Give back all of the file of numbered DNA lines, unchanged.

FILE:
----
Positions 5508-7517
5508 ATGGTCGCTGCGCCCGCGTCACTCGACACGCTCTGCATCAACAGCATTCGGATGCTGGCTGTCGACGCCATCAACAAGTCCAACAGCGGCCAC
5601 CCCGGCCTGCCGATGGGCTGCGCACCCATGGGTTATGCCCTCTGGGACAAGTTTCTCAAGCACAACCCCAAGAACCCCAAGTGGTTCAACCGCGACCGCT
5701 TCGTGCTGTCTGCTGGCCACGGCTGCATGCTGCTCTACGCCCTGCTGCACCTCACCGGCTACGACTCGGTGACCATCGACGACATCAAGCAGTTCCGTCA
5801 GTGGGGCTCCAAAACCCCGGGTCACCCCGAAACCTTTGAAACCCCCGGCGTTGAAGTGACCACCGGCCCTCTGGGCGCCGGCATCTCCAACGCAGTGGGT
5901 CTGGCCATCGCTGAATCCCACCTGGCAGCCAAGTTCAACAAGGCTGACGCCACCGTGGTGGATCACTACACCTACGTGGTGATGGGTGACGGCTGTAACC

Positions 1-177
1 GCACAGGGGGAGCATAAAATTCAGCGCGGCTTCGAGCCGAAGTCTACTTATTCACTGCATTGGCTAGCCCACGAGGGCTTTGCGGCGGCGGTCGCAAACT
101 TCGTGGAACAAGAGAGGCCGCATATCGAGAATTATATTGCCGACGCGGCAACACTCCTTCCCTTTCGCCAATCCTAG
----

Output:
Positions 5508-7517
5508 ATGGTCGCTGCGCCCGCGTCACTCGACACGCTCTGCATCAACAGCATTCGGATGCTGGCTGTCGACGCCATCAACAAGTCCAACAGCGGCCAC
5601 CCCGGCCTGCCGATGGGCTGCGCACCCATGGGTTATGCCCTCTGGGACAAGTTTCTCAAGCACAACCCCAAGAACCCCAAGTGGTTCAACCGCGACCGCT
5701 TCGTGCTGTCTGCTGGCCACGGCTGCATGCTGCTCTACGCCCTGCTGCACCTCACCGGCTACGACTCGGTGACCATCGACGACATCAAGCAGTTCCGTCA
5801 GTGGGGCTCCAAAACCCCGGGTCACCCCGAAACCTTTGAAACCCCCGGCGTTGAAGTGACCACCGGCCCTCTGGGCGCCGGCATCTCCAACGCAGTGGGT
5901 CTGGCCATCGCTGAATCCCACCTGGCAGCCAAGTTCAACAAGGCTGACGCCACCGTGGTGGATCACTACACCTACGTGGTGATGGGTGACGGCTGTAACC

Positions 1-177
1 GCACAGGGGGAGCATAAAATTCAGCGCGGCTTCGAGCCGAAGTCTACTTATTCACTGCATTGGCTAGCCCACGAGGGCTTTGCGGCGGCGGTCGCAAACT
101 TCGTGGAACAAGAGAGGCCGCATATCGAGAATTATATTGCCGACGCGGCAACACTCCTTCCCTTTCGCCAATCCTAG